Cassava is a root crop that is well-suited to the tropical and sub-tropical climates of Africa, including Zambia and Zimbabwe. It is an important food crop in the region and is also used as a raw material for the production of animal feed, biofuels, and industrial starch.
Growing Cassava in Zambia or Zimbabwe for business purposes can be a profitable venture due to its low cost of production, high yield potential, and multiple uses. The following are some key points to consider when growing cassava for business purposes:
- Choosing the right variety: There are several varieties of cassava available in Zambia and Zimbabwe, each with its own unique characteristics. It’s important to select a variety that is well-suited to the local climate, soil type, and pests and diseases in the area.
- Soil preparation: Cassava grows well in well-drained soils with a pH range of 5.5-6.5. The soil should be prepared by deep plowing, harrowing, and ridging to allow for adequate aeration and drainage.
- Planting: Cassava is typically planted by stem cuttings, which are obtained from mature plants. The stem cuttings should be planted in a slanting position, with the upper part of the stem facing upwards. Planting should be done during the rainy season to ensure adequate moisture.
- Fertilizer application: Cassava is a low-input crop that requires minimal fertilization. However, applying organic or inorganic fertilizers can help to improve the yield and quality of the crop.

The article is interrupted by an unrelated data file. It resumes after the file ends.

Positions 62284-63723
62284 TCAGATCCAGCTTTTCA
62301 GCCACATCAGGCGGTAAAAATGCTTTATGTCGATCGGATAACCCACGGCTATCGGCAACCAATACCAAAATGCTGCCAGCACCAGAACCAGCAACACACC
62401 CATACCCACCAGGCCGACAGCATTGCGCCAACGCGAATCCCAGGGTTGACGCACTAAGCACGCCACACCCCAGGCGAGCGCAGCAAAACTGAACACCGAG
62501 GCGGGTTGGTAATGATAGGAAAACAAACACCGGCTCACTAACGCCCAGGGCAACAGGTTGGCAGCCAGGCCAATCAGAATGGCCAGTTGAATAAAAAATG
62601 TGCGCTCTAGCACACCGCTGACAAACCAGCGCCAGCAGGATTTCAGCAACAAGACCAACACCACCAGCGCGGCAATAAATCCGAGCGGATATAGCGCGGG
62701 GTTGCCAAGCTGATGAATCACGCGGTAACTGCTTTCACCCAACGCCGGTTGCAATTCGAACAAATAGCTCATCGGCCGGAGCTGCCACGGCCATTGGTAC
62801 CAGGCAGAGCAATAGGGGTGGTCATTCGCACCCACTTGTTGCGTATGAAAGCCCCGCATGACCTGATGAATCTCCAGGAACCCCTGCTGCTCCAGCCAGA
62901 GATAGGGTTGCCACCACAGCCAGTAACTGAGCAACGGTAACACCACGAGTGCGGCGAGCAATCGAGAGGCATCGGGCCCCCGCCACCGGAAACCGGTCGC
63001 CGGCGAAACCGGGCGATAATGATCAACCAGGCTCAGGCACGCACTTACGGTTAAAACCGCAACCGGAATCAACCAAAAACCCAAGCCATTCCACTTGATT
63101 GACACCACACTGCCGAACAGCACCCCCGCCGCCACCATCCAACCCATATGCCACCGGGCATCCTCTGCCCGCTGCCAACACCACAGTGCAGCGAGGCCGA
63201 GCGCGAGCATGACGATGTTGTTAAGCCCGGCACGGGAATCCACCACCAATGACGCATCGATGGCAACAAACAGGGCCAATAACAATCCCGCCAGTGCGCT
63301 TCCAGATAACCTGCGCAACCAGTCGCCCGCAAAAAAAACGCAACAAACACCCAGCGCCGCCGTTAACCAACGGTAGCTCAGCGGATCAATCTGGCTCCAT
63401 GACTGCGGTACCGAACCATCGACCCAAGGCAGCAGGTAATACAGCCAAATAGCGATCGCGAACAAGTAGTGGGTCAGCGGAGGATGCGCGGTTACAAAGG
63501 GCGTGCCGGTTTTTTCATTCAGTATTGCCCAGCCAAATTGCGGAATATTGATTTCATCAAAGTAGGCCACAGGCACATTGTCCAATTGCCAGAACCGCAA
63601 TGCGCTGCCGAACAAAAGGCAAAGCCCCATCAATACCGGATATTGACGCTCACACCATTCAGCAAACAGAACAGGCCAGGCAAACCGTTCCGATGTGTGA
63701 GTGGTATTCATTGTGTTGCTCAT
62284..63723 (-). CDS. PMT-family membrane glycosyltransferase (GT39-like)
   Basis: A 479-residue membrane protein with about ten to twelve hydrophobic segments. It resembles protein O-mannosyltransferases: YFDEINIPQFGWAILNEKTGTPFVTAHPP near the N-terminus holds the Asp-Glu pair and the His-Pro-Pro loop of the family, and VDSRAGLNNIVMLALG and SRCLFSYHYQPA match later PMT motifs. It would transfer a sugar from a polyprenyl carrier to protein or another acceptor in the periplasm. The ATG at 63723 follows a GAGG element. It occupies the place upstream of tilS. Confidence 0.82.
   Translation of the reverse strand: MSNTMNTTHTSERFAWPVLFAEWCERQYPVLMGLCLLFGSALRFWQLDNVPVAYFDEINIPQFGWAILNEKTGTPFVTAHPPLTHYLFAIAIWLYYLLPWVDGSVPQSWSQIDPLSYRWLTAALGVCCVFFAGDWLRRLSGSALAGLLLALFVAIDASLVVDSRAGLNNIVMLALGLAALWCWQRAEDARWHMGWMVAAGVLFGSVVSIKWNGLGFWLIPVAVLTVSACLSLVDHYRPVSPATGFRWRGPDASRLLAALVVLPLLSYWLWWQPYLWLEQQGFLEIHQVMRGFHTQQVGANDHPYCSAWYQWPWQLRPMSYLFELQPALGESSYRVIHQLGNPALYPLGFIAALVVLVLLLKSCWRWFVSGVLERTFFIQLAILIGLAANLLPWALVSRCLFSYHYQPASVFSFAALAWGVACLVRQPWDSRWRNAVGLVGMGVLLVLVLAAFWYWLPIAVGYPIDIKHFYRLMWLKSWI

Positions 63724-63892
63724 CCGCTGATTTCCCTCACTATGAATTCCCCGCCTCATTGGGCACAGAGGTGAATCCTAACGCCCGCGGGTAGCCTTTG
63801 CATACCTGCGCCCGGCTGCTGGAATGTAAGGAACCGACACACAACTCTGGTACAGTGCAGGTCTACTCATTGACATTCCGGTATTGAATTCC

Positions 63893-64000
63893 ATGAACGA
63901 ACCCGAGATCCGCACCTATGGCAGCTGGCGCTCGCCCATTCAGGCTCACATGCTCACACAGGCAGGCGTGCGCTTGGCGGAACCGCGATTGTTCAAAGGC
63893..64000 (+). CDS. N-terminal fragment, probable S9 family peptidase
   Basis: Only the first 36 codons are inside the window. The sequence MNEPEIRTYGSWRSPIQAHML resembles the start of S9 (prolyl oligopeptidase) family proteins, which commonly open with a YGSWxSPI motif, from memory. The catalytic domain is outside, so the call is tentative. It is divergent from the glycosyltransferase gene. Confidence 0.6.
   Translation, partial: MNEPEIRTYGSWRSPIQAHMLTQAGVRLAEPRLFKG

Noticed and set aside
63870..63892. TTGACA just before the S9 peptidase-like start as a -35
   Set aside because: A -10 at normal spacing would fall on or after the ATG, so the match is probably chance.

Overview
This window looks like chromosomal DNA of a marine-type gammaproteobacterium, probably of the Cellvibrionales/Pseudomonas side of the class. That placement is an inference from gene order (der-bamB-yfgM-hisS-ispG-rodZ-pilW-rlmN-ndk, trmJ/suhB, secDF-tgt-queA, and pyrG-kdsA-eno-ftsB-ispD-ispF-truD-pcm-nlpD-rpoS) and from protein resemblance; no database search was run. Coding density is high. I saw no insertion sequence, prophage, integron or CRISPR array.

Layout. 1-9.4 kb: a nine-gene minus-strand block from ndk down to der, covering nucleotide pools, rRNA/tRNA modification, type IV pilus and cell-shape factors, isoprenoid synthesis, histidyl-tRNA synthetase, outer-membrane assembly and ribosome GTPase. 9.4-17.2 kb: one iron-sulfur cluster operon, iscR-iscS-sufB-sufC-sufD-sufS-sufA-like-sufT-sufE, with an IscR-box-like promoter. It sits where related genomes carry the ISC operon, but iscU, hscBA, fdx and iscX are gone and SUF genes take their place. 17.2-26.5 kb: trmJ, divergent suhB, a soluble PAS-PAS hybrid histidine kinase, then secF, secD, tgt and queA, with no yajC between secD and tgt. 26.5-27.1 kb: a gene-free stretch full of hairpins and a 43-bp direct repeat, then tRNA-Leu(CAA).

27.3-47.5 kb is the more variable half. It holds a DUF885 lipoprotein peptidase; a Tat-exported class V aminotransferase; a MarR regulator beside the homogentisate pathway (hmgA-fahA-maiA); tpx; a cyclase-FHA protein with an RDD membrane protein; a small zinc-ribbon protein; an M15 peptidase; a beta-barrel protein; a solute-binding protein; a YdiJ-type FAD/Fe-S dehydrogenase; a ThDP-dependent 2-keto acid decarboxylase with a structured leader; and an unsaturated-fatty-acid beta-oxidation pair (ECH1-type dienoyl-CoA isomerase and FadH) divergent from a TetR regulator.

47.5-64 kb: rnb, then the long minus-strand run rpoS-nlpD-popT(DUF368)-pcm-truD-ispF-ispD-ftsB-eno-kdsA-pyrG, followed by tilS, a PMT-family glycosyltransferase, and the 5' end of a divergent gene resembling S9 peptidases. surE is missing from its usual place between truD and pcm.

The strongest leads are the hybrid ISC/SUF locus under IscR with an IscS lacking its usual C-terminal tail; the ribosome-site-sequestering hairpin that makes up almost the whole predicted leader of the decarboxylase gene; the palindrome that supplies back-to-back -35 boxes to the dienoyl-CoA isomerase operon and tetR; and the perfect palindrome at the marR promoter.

- Pest and disease management: Cassava is susceptible to various pests and diseases, including mealybugs, spider mites, and cassava mosaic disease. Regular monitoring and timely application of appropriate pesticides can help to control these pests and diseases.
In Zambia, cassava is grown in several regions, including the Eastern, Central, Luapula, and Northern provinces. The Eastern province is particularly well-suited for cassava production due to its favorable climatic conditions and availability of markets for the crop. In Zimbabwe, cassava is grown in several regions, including Mashonaland Central, Mashonaland West, and Masvingo. The Mashonaland Central province is particularly well-suited for cassava production due to its fertile soils and availability of irrigation water.
In conclusion, growing cassava in Zambia or Zimbabwe for business purposes can be a profitable venture, especially when the right variety is selected and proper soil preparation, planting, fertilization, pest, and disease management practices are implemented.